by Piter Kehoma Boll
Communication is essential for humans, and so it is for other animals that live in groups. It is intersting that even though modern humans only came to be about 200,000 years ago, the number of languages which evolved in our species since then is huge. And two people who speak different languages usually cannot understand each other. Even simple hand gestures, like the beckoning sign, meaning “come here”, is rather different between cultures. Most of our communication is not inherited, but rather learned.
But what about communication in other animals? Is it possible that different languages evolve in separate populations so that one group cannot understand what the other is saying?
One well-known and well-studied form of communication in animals is the honeybee waggle dance, used by honeybees to indicate the location of a food source to others. This dance informs the direction and distance of the food source from the hive in order to guide other bees to the right spot.
Basically, what the bee does is to move in a path forming an 8-shaped figure. The angle of the dance in relation to the hive’s orientation indicates the angle of the food source in relation to the sun. The middle part of the dance, which represents the part where the two loops of the 8 overlap, is done with a frenetic waggle. The duration of this waggle part of the dance informs the distance of the food source from the hive.
There are many subspecies of honeybees and the waggle dance may have become different in each of them by evolution, creating different dance languages or dialects. It’s difficult, however, to compare those dialects because they can be adjusted to different conditions in the environment, so two hives must be in the very same environment to be compared. The best way to compare differences would be rearing different bee species in the same hive. But that is difficult because bees tend to attack foreigners as they are easily identified by smell.
Yet after some attempts, a group of scientists from Zhejiang University in China was able to create some mixed hives of European honeybees (Apis mellifera ligustica) and Asian honeybees (Apis cerana cerana). They observed the behavior of individuals from both species in the hive in order to find differences between their dances and how they communicate with each other.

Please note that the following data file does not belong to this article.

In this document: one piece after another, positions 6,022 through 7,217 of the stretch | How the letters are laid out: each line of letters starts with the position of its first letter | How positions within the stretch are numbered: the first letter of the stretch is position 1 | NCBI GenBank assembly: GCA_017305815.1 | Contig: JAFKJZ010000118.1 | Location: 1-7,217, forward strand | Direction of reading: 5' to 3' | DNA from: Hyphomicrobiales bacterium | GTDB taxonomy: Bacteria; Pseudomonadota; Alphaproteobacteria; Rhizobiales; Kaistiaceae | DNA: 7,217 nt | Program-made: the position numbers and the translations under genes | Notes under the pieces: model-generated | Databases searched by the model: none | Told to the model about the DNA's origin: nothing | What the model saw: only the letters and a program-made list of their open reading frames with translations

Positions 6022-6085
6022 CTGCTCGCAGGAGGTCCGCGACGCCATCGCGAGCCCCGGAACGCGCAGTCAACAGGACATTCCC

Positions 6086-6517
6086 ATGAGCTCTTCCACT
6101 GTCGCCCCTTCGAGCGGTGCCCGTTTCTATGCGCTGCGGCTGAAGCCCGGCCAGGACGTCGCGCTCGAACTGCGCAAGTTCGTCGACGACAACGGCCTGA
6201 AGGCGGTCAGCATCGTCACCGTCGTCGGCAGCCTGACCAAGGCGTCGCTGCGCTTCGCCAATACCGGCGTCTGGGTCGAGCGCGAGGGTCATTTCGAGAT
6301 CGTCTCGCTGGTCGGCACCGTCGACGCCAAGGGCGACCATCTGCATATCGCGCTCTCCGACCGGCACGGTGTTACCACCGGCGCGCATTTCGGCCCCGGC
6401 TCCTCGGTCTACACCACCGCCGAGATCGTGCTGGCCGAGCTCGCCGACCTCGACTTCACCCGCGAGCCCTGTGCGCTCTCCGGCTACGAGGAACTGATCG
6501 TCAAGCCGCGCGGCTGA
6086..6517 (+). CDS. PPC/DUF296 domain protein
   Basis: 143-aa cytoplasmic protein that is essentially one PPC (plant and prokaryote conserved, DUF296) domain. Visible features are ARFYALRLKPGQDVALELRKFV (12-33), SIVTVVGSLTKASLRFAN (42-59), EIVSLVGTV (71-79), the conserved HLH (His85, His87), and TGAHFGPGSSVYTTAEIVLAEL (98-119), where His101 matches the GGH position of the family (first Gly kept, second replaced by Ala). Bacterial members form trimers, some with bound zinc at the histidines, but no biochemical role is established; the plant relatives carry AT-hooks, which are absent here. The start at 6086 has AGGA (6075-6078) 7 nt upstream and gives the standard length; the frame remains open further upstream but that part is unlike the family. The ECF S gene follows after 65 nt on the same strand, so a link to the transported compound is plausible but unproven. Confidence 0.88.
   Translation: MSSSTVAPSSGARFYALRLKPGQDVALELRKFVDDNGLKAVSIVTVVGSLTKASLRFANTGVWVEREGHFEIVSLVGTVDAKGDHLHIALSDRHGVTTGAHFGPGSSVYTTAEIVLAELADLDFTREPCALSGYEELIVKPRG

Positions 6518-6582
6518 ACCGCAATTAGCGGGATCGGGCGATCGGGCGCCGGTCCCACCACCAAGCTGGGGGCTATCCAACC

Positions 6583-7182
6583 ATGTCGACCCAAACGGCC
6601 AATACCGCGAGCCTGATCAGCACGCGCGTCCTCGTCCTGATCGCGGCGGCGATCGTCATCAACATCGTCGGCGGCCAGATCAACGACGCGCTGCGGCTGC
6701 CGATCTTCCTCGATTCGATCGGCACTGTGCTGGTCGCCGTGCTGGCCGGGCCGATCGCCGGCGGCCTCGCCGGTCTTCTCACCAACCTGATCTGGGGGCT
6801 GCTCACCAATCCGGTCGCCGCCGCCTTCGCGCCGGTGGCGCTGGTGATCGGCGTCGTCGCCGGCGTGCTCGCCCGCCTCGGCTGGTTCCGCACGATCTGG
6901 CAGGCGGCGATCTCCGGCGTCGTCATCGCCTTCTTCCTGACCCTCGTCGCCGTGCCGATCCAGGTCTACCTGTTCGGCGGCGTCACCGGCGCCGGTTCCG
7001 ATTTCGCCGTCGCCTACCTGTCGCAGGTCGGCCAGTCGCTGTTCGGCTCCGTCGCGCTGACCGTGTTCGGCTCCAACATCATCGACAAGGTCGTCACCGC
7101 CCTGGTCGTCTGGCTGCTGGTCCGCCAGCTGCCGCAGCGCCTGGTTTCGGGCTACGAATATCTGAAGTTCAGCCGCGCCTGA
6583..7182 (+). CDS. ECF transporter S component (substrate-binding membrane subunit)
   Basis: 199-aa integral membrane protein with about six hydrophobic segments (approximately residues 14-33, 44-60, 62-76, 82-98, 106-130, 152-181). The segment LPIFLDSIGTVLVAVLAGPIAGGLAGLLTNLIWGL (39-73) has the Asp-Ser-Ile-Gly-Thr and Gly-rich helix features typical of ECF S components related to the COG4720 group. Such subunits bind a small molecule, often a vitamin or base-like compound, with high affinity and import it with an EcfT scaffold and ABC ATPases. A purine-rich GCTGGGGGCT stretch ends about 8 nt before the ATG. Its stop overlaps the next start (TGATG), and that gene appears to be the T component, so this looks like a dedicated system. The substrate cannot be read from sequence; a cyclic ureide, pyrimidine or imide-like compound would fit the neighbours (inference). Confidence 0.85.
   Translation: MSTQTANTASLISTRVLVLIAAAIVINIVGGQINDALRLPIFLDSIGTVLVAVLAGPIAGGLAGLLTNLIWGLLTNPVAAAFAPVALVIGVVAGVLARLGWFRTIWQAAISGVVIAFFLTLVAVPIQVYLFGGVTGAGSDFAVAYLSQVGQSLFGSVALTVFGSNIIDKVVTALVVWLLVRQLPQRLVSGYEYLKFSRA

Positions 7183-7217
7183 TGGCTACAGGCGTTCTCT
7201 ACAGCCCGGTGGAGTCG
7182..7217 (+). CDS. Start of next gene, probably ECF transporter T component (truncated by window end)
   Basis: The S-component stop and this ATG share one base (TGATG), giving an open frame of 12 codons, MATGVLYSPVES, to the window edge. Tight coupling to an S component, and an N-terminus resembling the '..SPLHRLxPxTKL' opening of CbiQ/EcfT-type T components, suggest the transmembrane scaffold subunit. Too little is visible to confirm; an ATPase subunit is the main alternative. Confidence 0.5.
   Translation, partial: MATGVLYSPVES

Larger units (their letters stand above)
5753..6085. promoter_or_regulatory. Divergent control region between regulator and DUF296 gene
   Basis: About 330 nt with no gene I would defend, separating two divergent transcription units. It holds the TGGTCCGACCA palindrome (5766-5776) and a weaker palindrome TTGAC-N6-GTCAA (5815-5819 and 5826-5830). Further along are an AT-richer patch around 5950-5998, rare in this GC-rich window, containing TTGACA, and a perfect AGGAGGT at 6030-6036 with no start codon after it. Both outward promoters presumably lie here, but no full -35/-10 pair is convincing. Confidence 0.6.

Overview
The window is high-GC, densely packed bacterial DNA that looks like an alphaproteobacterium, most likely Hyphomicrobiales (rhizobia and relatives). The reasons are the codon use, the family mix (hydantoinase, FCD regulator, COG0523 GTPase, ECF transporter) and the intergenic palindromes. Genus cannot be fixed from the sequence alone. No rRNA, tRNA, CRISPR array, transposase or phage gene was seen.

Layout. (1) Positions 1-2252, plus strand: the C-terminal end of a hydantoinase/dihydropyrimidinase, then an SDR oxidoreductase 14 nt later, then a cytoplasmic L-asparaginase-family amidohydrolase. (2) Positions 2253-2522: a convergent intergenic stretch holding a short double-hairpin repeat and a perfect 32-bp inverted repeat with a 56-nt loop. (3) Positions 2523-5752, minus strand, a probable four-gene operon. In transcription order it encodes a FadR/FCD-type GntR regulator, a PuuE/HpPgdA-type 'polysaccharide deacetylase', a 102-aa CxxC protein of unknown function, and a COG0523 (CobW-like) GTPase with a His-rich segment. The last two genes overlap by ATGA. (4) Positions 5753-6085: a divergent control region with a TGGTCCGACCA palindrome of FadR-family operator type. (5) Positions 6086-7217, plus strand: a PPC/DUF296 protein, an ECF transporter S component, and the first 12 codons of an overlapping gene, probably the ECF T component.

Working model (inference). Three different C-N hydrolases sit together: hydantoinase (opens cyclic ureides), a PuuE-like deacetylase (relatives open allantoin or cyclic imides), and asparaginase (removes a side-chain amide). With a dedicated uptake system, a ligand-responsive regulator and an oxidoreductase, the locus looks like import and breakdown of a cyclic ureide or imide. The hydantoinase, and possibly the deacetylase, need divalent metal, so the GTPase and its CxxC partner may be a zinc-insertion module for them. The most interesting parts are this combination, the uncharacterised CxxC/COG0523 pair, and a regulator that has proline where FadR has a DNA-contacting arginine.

The results were impressive. The dances were rather different for each species, but bees retained part of their original dance in mixed hives and changed other part. There was no difference in communicating the direction of food between the species when reared in the mixed hive, but Asian bees showed longer waggle duration than European bees to inform the same distance. Nevertheless, both species were able to understand the dance from individuals of the other species and reach the food source without trouble. Even when another food source in the same direction was closer to the hive, bees chose the more distant source informed in the dance.
It seems then that bees are excellent at understanding foreign languages, but not as good at “speaking” them. They retain a strong accent, but are able to be understood anyway.
Moreover, even though European and Asian bees are estimated to have diverged more than six million years ago, they still can understand each other. This indicates that the waggle dance is a quite conserved behavior.
The waggle dance seems to have a possible genetic part, such as the duration of the waggle, since it wasn’t affected by the mixed environment. But it also has a learned part, such as the information about the direction of food.
Those results raise good questions and indicate a path to follow to study and better understand social learning, i.e., learning from information gathered from other individuals rather than by personal experience.
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Su, S.; Cai, F.; Si, A.; Zhang, S.; Tautz, J. & Chen, S. 2008. East Learns from West: Asiatic Honeybees Can Understand Dance Language of European Honeybees PLoS ONE, 3 (6) DOI: 10.1371/journal.pone.0002365
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